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8.       Ama Ata Aidoo – With a writing career spanning over five decades, Ama Ata Aidoo is no new name to readers. What isn’t so well known is that aside her plays, novels and poetry, Ama Ata Aidoo has written stories for children. Her collection of stories for children, The Eagle and the Chickens and Other Stories, was originally published in 1986 by Tana Press. More recently Smartline Publishers released her children’s title, The Days, inspired by her poem which bears the same name.

 

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9.       Adwoa Badoe – Adwoa Badoe is a Ghanaian writer and storyteller, based in Guelph, Ontario. Adwoa writes children’s literature and literature for young adults. Some of her works include Crabs for Dinner which was published in 1995, The Queen’s New Shoes, The Pot of Wisdom and Aluta, a novel for young adults.

 

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10.   Mamle Wolo – Mamle Wolo is the pen name of Martina Odonkor, a writer of Ghanaian and German ancestry. She has also written stories for adults under the name Mamle Kabu. Mamle’s work for young adults, The Kaya Girl, won the Burt Award in 2011. The Burt Award recognises excellence in fiction for children and young adults.

Public Mind II

Demonstration.
The leashed goat bleats.
Tweets
inundate the timeline.
Annual flooding of the streets;

The mere fact that history
repeats itself. . .

History
repletes it’s shelves with books
yet to be written by enthusiastic writers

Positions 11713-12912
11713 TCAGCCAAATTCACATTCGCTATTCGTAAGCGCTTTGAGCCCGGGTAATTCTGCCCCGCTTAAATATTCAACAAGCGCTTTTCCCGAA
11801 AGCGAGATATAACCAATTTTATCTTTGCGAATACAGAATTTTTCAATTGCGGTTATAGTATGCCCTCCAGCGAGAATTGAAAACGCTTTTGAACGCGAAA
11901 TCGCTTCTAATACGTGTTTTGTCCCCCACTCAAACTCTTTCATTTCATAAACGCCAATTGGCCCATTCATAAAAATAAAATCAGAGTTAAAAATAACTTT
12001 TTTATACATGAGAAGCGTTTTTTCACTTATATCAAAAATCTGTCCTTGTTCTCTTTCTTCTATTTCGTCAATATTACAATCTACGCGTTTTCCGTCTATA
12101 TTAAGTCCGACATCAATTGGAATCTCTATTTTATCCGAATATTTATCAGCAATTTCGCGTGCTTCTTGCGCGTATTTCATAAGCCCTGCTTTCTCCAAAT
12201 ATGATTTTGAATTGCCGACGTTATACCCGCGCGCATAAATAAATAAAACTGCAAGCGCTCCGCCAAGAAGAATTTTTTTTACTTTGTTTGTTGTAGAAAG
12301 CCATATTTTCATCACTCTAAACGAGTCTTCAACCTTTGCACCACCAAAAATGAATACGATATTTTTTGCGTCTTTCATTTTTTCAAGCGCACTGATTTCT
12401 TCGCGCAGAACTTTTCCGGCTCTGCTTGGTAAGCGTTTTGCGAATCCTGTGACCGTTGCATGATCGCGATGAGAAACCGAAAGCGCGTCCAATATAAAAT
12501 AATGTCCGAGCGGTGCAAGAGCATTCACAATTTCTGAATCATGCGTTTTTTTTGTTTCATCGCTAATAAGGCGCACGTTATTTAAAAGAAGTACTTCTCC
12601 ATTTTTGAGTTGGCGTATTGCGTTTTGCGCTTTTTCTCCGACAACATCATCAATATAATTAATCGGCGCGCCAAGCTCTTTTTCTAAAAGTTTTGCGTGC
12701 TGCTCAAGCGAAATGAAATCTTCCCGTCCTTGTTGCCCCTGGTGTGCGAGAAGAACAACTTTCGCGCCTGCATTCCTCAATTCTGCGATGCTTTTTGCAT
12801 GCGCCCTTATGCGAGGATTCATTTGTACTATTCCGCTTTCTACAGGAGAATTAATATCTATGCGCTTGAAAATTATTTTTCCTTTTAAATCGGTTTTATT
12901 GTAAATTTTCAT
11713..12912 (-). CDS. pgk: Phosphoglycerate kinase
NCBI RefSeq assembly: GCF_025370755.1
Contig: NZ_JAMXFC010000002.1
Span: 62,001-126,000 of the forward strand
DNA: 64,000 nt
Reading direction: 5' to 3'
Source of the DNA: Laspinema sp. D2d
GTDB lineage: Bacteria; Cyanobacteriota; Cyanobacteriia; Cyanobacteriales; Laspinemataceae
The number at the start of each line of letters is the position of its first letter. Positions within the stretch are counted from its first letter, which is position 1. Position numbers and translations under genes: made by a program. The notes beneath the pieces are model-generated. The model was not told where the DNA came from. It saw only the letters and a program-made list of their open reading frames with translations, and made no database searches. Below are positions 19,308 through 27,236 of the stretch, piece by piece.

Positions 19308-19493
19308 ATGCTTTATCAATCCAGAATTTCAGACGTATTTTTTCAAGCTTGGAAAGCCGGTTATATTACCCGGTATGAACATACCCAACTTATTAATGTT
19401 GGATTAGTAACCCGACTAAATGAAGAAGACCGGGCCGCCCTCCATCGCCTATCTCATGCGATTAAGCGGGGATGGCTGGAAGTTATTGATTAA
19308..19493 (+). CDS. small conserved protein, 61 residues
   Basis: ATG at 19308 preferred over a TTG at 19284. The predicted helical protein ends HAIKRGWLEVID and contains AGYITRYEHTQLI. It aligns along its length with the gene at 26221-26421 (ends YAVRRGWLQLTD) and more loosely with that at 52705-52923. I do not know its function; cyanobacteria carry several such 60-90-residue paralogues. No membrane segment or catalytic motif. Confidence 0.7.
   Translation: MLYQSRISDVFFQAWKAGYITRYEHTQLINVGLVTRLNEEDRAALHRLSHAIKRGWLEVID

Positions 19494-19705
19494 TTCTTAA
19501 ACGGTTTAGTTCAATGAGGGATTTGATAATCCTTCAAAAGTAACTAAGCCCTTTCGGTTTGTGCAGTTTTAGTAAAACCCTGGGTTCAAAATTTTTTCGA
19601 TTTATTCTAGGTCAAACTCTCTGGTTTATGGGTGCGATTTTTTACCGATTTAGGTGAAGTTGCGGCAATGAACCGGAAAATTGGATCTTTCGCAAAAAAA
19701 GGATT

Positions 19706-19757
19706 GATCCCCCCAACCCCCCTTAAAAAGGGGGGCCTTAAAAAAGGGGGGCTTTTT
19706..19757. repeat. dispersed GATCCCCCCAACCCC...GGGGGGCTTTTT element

having taken on a different occupation.

Job application
Unemployment. Self-employed. Entrepreneur.
Like if I take that money start that business.
Business plan.
You dey wedge Obama make he come talk say “YWC” – Yes We Can.

But anytime people dey give you thumbs up
you for know long time say
yes you can!

Voter’s registration.
The Ballot boxes. But how many people dey vote for the right reason sef?

Secof fight go fi pai for there,
you no go go there go vote saf.
Filled with so much trepitdation.

And so it’s now become a case
of sore thumbs and democracy —
you no dey wan vote saf.

Or is it now a gamble of thumbs?
Which government go be less corrupt
so say you go vote give that one;

I mean,
this be some b-s thinking,
anagram of this
still stinking,
and so I go like talk say,
What . . . the . . . *sighs*

Consternation.
You be the Ghanaian,
you be the nation.

The after party be the minority
in parliament’s internal politics.

The primaries no be secondary matter
for this congress of democracy
bringing division in PP’s offices.

So e check like
the losing parties
always be the decepticons,
as the sworn in presido
be the Opitmus….Prime

Prime news. Headlines.

The people’s demonstration
Voters and non-voters frustrations
Entrepreneurs and Job Aplications
Multiparty or the people’s nation?

Right now dier, the way e dey go
You knor know if you for rep the black
or the gold.

Secof this nation be so much green
with passionate youth
wey dema eye red
but I dey wan ask one question,